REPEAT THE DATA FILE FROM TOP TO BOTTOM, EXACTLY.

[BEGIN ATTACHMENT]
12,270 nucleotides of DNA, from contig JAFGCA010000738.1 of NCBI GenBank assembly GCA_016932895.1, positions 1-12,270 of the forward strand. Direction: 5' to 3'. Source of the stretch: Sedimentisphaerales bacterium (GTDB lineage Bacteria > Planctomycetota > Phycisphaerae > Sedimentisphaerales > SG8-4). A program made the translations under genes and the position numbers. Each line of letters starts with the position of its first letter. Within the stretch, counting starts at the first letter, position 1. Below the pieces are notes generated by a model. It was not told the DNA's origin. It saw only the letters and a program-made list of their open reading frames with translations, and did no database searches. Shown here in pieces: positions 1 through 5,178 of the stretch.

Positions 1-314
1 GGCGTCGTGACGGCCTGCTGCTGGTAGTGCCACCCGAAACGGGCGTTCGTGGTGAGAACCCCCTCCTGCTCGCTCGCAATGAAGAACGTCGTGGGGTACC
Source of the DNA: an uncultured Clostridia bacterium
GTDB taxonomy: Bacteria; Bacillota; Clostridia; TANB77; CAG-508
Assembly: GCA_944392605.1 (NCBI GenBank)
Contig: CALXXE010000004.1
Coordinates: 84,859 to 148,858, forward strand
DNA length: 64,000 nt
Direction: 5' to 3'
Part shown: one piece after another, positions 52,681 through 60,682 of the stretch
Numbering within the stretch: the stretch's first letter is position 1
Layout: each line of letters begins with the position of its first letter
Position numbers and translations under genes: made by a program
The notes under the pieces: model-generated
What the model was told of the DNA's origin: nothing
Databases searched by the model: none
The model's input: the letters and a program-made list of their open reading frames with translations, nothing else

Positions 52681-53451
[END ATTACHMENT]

12,270 nucleotides of DNA, from contig JAFGCA010000738.1 of NCBI GenBank assembly GCA_016932895.1, positions 1-12,270 of the forward strand. Direction: 5' to 3'. Source of the stretch: Sedimentisphaerales bacterium (GTDB lineage Bacteria > Planctomycetota > Phycisphaerae > Sedimentisphaerales > SG8-4). A program made the translations under genes and the position numbers. Each line of letters starts with the position of its first letter. Within the stretch, counting starts at the first letter, position 1. Below the pieces are notes generated by a model. It was not told the DNA's origin. It saw only the letters and a program-made list of their open reading frames with translations, and did no database searches. Shown here in pieces: positions 1 through 5,178 of the stretch.

Positions 1-314
1 GGCGTCGTGACGGCCTGCTGCTGGTAGTGCCACCCGAAACGGGCGTTCGTGGTGAGAACCCCCTCCTGCTCGCTCGCAATGAAGAACGTCGTGGGGTACC
Source of the DNA: an uncultured Clostridia bacterium
GTDB taxonomy: Bacteria; Bacillota; Clostridia; TANB77; CAG-508
Assembly: GCA_944392605.1 (NCBI GenBank)
Contig: CALXXE010000004.1
Coordinates: 84,859 to 148,858, forward strand
DNA length: 64,000 nt
Direction: 5' to 3'
Part shown: one piece after another, positions 52,681 through 60,682 of the stretch
Numbering within the stretch: the stretch's first letter is position 1
Layout: each line of letters begins with the position of its first letter
Position numbers and translations under genes: made by a program
The notes under the pieces: model-generated
What the model was told of the DNA's origin: nothing
Databases searched by the model: none
The model's input: the letters and a program-made list of their open reading frames with translations, nothing else

Positions 52681-53451